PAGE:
The site has been up since October, and though "we haven't really promoted it that much, beyond putting our Web address in newspaper ads," Brown considers it successful so far.

    "We're averaging about 8,000 hits per month," he said. "That has exceeded our expectations."

    - Winners in the Travel Weekly Travel Agency Achievement Awards for best Web sites were Uniglobe Travel Online, Renton, Wash.; Summit Travel Group, Winston-Salem, N.C.; Nicholas Travel, Chesapeake, Va., and Atlas Tour & Travel, New Orleans.

    I love the Internet!

    Robin Fetsch.I didn't always feel this way. Like most folks who have been in the travel business awhile, I liked the old way of doing things. I had numerous brochures in my comprehensive filing system (otherwise known as the floor of my office). And I was happy using the phone to communicate with clients and suppliers (until about Thursday afternoon!) But I can now say that I view the Internet as a huge asset for the following reasons:

  • It is the great equalizer. Even small travel businesses can operate an appealing and productive Internet site. My home agency receives dozens of inquiries every month from my site -- inquiries that would never come my way otherwise. Some of them actually turn into business!
  • It saves time and money on my FITs. On line, I have ordered tickets to the Vienna Opera Ball and discovered the logistics of traveling between Mull and Iona in Scotland. It is truly amazing how many small suppliers are represented on the Internet.
  • It helps me prepare an attractive information package for clients. To add value to my services, I prepare a detailed packet for each of my clients, including destination information, weather and maps -- all are taken from reliable sites on the Net.
  • It enables me to keep in touch with customers on a regular basis. You can use e-mail to keep your name in front of your clients if you keep messages short, informative and send them only to those who have requested regular e-mails from you.
  • Robin Fetsch operates Specialty Tours from her home in Falls Church, Va. She can be reached by e-mail at [email protected]

    Designing your own cruise manual

    Richard Turen.I am going to bet that no more than four cruise lines comprise 80% of your total cruise sales. Yet, in many agencies, agents fielding consumers' questions about cruises generally consult a brochure written specifically for the consumer.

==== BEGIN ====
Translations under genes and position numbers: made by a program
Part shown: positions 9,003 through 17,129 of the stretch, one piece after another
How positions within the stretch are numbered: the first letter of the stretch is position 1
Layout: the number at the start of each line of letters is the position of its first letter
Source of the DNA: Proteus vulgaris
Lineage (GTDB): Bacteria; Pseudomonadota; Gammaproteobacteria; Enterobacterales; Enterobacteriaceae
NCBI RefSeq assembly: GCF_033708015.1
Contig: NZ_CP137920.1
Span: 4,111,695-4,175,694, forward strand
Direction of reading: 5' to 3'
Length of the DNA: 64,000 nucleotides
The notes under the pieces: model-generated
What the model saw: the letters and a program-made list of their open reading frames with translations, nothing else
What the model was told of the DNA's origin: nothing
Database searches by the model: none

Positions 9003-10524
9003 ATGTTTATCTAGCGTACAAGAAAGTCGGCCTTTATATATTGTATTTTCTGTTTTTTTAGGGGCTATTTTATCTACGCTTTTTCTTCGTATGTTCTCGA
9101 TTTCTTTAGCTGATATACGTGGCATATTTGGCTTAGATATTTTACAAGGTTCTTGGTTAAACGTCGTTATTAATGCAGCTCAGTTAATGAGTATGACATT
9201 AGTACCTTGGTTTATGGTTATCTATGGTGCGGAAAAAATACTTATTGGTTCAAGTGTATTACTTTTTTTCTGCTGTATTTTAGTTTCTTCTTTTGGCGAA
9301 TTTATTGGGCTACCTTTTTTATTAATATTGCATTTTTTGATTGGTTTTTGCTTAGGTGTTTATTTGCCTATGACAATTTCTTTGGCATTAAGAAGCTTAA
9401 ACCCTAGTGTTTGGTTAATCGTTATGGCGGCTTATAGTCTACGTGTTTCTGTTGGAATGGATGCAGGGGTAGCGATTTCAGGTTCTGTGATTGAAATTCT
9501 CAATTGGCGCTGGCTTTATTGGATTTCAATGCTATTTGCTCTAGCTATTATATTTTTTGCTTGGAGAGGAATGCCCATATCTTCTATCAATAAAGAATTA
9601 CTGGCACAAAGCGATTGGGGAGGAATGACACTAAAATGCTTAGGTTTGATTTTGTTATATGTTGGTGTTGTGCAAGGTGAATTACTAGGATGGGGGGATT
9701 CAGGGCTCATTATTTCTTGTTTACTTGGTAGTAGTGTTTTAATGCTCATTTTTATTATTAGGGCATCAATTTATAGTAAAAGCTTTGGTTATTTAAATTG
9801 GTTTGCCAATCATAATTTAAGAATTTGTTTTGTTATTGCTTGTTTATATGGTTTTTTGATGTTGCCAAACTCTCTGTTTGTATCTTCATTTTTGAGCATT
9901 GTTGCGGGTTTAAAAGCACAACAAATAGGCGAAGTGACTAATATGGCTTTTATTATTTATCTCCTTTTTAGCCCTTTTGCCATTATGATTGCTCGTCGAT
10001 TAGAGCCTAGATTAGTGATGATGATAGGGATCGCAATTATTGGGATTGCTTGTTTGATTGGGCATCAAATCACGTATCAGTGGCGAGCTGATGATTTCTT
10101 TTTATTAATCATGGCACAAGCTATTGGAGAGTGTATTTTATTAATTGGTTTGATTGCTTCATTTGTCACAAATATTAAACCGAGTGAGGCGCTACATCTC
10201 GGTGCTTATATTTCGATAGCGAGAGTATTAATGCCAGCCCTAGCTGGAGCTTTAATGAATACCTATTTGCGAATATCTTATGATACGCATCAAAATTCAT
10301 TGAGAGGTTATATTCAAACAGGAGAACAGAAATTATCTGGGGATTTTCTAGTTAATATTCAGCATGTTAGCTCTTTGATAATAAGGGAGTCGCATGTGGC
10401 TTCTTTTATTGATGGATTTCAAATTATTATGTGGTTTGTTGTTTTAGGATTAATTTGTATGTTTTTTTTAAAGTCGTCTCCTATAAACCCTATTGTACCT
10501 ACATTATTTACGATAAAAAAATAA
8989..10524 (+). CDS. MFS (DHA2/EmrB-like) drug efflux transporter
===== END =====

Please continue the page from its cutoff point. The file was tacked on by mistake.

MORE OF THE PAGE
But a manual of specific information that may be required in a telephone sales scenario would be a welcome addition at most leisure agency workstations. It just doesn't make sense to be fumbling through an 80-page brochure during a conversation with a potential customer.

    That is why I suggest a loose-leaf manual that consists of the deck plan and itinerary/cost pages of those brochures that you use most often. You may want to personalize some of this information. For example, using the name of a particular ship's captain in conversation may impress a client with your detailed knowledge of the line. Senior officer schedules are normally available through the cruise line's office of marine operations.

    Richard Turen is managing director of the Churchill Group, a sales and marketing consulting firm, as well as president of the agency Churchill & Turen Ltd. both based in Naperville, Ill. Contact him at [email protected].

    Flying on the cheap

    Kelly Monaghan's book.Though the book "Fly Cheap" was written for consumers by agent and travel writer Kelly Monaghan, it might make interesting reading for agents, as well. For example, the "Ticketing Ploys" chapter provides a sophisticated analysis of all the ways, airline-approved or not, through which agents and consumers can get better fares, from picking the right airport to, yes, hidden-city fares (which Monaghan "cannot in good conscience recommend"). To save money for clients and stay within airline rules, he recommends the "not a back-to-back" ticket, a one-way full-coach segment followed by a roundtrip excursion fare. There are also chapters on frequent flyer miles (which Monaghan calls "a drug") and a good roundup of low-fare airlines.

    Monaghan also continually scores points against airlines and for agents: "Hug your travel agent" is one of the first sections in the book, and he constantly recommends that consumers work with a good agent to get the best results.The book is priced at $14.95 and is available in bookstores and on the Web site at www.intrepidtraveler.com.